California sees increase in feature film activity
California saw a steep rise in the number of locally-shot feature films released theatrically in 2014, according to a new report. Twenty-two features shot in the state were released last year, although only two of these had production budgets above USD 100 million.
Production spending in California reached USD 1.11 billion for the full year, the figures from FilmLA reveal. Nearly USD 350 million of this total spending came from Christopher Nolan’s epic sci-fi Interstellar (right) and Marvel’s superhero sequel Captain America: The Winter Soldier.
Four animated features produced in California and released in 2014 spent nearly USD 600 million between them.
New York and the UK remained California’s main competitors in 2014, with the US state of Georgia a close third.
Despite the increase in the number of features shot in California, less than half were supported by the state’s filming incentive.
“With the [filming incentive] programme set to more than triple in value this summer, we look forward to seeing more bigger-budget projects return,” said Paul Audley, president of FilmLA.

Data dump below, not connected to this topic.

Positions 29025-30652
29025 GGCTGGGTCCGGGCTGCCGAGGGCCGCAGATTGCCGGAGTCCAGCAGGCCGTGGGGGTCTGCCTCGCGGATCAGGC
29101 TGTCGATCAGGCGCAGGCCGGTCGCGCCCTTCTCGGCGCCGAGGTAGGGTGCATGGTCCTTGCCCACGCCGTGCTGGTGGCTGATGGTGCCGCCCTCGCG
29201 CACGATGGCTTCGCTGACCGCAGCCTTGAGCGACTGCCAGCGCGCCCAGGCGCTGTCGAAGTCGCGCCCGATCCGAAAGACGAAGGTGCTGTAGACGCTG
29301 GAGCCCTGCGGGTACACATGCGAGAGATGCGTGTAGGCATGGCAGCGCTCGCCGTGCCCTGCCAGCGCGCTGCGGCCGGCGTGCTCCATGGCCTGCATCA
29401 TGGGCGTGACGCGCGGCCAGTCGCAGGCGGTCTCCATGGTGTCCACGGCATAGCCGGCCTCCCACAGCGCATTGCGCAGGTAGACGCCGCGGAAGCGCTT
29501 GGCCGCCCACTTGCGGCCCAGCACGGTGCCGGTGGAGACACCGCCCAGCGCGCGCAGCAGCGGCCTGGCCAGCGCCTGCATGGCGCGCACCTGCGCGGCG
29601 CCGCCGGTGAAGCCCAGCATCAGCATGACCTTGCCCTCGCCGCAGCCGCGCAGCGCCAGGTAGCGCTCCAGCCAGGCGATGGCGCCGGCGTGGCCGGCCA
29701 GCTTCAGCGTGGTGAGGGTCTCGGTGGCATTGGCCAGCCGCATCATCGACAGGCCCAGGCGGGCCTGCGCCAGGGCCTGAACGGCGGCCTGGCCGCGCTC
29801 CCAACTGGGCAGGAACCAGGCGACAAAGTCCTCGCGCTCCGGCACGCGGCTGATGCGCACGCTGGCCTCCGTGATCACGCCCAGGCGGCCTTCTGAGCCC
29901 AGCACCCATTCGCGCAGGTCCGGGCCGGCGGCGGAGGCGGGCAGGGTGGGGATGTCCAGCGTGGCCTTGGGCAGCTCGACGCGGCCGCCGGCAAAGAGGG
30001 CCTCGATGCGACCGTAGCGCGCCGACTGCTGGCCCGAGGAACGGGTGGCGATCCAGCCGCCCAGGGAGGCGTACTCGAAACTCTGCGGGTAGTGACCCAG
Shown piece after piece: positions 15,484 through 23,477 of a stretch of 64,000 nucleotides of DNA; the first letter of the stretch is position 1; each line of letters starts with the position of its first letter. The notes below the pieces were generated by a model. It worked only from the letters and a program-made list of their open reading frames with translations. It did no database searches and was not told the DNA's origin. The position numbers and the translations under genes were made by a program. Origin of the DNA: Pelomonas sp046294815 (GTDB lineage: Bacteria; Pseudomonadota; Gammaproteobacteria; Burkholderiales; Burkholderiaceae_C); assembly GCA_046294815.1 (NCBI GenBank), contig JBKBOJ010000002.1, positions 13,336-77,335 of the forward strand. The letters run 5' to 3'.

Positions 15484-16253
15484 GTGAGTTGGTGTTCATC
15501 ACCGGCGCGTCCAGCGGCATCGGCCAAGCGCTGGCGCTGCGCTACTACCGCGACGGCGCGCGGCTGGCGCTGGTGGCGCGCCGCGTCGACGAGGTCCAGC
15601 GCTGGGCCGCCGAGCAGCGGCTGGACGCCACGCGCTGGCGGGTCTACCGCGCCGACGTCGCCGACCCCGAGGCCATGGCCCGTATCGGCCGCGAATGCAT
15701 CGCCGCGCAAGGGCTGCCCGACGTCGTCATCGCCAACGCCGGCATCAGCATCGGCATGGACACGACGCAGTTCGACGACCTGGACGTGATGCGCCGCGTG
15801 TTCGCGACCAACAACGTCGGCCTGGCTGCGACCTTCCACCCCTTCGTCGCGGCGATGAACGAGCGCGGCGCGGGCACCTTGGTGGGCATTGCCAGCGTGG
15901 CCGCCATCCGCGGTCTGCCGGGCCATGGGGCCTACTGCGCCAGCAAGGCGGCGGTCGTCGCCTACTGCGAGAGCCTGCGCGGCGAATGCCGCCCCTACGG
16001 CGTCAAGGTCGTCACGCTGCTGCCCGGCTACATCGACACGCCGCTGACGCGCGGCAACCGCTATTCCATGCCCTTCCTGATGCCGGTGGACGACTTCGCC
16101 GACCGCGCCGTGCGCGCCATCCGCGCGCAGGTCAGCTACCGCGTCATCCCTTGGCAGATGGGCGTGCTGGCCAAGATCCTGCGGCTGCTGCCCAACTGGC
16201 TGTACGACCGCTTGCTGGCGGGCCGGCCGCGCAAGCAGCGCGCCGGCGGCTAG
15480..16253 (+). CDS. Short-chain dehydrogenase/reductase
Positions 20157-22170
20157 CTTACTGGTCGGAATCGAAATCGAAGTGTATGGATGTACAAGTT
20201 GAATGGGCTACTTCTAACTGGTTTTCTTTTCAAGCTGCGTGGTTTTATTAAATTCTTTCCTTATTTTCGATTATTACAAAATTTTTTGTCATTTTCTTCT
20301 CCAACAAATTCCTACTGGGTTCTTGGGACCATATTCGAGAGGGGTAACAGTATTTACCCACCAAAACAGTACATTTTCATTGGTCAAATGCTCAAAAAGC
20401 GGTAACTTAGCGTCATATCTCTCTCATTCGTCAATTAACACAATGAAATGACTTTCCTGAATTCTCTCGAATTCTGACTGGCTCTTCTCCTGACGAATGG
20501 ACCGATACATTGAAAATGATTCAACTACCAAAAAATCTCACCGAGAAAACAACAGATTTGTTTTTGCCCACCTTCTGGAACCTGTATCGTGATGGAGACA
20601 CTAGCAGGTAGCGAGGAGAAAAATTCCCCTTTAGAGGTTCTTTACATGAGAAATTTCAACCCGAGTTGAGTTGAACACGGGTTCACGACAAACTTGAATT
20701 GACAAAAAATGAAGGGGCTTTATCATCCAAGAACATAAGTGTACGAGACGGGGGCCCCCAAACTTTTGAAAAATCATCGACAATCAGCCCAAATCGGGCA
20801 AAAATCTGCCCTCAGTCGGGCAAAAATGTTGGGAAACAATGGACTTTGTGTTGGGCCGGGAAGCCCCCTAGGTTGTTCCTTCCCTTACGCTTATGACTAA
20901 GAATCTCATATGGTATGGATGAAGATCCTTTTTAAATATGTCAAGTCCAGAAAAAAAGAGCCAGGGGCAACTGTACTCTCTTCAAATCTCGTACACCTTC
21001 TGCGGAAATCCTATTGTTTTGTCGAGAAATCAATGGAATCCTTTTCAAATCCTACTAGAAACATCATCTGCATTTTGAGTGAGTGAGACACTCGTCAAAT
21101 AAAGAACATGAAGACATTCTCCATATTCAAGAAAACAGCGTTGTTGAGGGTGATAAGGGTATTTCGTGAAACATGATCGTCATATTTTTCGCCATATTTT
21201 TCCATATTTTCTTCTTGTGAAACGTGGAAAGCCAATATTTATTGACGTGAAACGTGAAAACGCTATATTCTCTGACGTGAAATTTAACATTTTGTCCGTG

Even with a boosted filming incentive California has not been able to match New York in terms of the amount of money the East Coast state offers each year in tax credit support.
California authorities have been encouraging producers to apply for the state’s expanded filming incentive programme.
Twenty-two features shot in California were released in 2014, although only two of these had production budgets above USD 100 million.
“I urge production companies to take advantage of the expanded tax credit we fought so hard to pass,” said Los Angeles Mayor Eric Garcetti earlier this month: “Now that the increased film tax credit is in place, we are focusing on getting producers to utilise it and on cutting red tape to make sure LA is as film-friendly as possible.”
Earthquake drama San Andreas is the latest big-budget movie to be set in California but the film was in fact shot largely in Queensland, partly to access Australia’s generous filming incentives. California wants to reverse that trend.
(Image: Paramount Pictures)
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